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William Stanley Braithwaite, ed. The Book of Georgian Verse. 1909.

Ode to Tranquillity

Samuel Taylor Coleridge (1772–1834)

TRANQUILLITY! thou better name

Than all the family of Fame!

Thou ne’er will leave my riper age

To low intrigue, or factious rage;

For oh! dear child of thoughtful Truth,

To thee I gave my early youth,

And left the bark, and blest the steadfast shore,

Ere yet the tempest rose and scared me with its roar.

Who late and lingering seeks thy shrine,

On him but seldom, Power divine,

Thy spirit rests. Satiety

And Sloth, poor counterfeits of thee,

Mock the tired worldling. Idle Hope

And dire Remembrance interlope,

To vex the feverish slumbers of the mind:

The bubble floats before, the spectre stalks behind.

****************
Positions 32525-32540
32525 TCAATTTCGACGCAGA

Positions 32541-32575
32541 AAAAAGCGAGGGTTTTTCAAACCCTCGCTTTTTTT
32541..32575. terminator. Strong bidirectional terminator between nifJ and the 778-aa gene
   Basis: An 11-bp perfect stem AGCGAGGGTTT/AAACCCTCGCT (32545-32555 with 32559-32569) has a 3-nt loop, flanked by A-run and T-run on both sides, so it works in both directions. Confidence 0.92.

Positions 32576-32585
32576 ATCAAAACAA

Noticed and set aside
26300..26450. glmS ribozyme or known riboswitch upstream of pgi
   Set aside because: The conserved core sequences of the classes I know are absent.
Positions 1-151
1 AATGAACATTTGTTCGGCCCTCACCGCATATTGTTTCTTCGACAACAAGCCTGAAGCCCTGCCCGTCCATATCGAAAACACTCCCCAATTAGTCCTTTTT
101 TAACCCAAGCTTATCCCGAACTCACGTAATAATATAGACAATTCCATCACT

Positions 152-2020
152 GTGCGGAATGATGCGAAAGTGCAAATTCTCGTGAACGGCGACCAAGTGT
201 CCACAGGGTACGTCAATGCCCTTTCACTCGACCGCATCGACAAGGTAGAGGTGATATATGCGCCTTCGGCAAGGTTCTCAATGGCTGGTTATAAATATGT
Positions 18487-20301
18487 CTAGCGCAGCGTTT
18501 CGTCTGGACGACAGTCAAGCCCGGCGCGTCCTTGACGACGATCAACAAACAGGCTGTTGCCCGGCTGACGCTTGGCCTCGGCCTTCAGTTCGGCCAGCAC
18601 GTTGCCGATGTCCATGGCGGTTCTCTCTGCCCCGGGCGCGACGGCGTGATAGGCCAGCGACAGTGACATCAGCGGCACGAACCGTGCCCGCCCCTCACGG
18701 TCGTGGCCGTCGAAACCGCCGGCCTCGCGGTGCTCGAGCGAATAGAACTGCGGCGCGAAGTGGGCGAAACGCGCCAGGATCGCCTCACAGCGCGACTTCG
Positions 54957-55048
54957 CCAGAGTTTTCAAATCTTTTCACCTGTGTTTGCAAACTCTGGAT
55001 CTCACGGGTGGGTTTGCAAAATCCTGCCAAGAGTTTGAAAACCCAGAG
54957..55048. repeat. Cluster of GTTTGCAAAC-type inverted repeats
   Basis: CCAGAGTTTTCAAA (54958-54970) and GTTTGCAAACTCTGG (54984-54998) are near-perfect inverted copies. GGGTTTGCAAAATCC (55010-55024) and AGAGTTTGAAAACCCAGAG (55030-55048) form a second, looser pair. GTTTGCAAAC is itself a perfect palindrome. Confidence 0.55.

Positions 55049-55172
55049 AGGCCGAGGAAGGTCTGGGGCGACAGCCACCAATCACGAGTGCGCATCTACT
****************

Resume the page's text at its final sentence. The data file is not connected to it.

But me thy gentle hand will lead

At morning through the accustomed mead:

And in the sultry summer’s heat

Will build me up a mossy seat;

And when the gust of Autumn crowds,

And breaks the busy moonlight clouds,

Thou best the thought canst raise, the heart attune,

Light as the busy clouds, calm as the gliding moon.

The feeling heart, the searching soul,

To thee I dedicate the whole!

And while within myself I trace

The greatness of some future race,

Aloof with hermit-eye I scan

The present works of present man—

A wild and dream-like trade of blood and guile,

Too foolish for a tear, too wicked for a smile!